Study Says Presque Isle Wind Turbine Safe for Wildlife

The state says a recently completed, 2 year long study, finds a wind turbine on Lake Erie's Presque Isle is not harmful to the bird and bat population there. The Allegheny Front's Lisa Ann Pinkerton reports.

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OPEN: The state says a recently completed, 2 year long study, finds a wind turbine on Lake Erie's Presque Isle is not harmful to the bird and bat population there. The Allegheny Frontís Lisa Ann Pinkerton reports.

The Department of Conservation and Natural Resources erected 6 turbines in Pennsylvania's state parks two years ago, and the 120-foot wind turbine at Presque Isle is considered small by wind standards. It generates around 10,000 kilowatt hours of electricity annually and provides a portion of the power needed to run the education center there. Turbines that are about 2 to 3 times taller have been known to cause avian mortality, so DCNR wanted to learn if smaller turbines could also be a problem. Presque Isle was selected for the study because of the diversity of birds there.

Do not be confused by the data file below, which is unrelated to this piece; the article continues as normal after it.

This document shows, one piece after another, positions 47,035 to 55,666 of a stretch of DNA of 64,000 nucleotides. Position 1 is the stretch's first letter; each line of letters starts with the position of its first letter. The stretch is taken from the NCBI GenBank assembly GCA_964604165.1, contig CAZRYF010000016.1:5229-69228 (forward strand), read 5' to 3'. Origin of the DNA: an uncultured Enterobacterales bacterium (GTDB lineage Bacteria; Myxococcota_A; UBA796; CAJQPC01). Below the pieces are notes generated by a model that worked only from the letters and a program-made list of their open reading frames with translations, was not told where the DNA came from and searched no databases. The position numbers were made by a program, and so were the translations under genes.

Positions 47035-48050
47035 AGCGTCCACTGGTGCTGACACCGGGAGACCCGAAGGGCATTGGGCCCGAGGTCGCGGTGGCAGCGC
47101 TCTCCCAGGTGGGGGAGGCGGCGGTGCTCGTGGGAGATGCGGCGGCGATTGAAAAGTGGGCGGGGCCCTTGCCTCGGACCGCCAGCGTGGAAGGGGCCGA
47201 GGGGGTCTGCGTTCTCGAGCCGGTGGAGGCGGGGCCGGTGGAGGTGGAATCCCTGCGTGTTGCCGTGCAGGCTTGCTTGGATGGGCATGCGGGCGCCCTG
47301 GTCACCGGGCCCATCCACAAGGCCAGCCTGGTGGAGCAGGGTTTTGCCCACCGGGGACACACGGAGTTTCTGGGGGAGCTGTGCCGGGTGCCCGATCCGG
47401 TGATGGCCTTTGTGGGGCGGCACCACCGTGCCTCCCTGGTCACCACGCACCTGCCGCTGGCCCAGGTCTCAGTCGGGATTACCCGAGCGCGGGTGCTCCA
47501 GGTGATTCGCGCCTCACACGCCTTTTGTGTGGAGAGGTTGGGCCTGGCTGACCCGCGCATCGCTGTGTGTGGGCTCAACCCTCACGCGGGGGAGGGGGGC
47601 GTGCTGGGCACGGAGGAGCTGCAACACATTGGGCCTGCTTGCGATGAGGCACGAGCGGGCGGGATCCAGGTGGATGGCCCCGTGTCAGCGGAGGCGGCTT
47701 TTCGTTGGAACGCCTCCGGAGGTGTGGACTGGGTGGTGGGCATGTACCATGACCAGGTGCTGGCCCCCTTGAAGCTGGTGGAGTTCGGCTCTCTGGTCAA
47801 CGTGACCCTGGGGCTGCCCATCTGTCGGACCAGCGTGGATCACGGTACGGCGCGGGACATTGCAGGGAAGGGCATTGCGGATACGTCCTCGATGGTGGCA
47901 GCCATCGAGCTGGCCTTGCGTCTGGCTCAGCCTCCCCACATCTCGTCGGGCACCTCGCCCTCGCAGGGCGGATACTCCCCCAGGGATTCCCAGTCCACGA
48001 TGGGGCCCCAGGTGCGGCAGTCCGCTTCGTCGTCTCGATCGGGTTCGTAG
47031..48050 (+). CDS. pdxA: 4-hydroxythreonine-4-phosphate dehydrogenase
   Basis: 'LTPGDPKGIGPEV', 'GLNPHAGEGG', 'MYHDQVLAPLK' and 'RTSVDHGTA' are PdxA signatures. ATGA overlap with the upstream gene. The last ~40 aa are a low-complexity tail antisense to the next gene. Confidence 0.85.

From 2006 to 2008, bird songs and bat sonar were recorded and monitored 24 hours a day by researchers. In addition, every morning for only one year the land below the turbine was searched for carcasses and only found one. The other five parks with small turbines will continue to be monitored by park personnel.

Thousands of birds and bats have died near wind turbines over the years. Researchers are still puzzled as to why the animals don't avoid the turbines, but science is showing turbine height, feeding grounds and migration routes are a major contributors to the problem.

For the Allegheny Front, I'm Lisa Ann Pinkerton.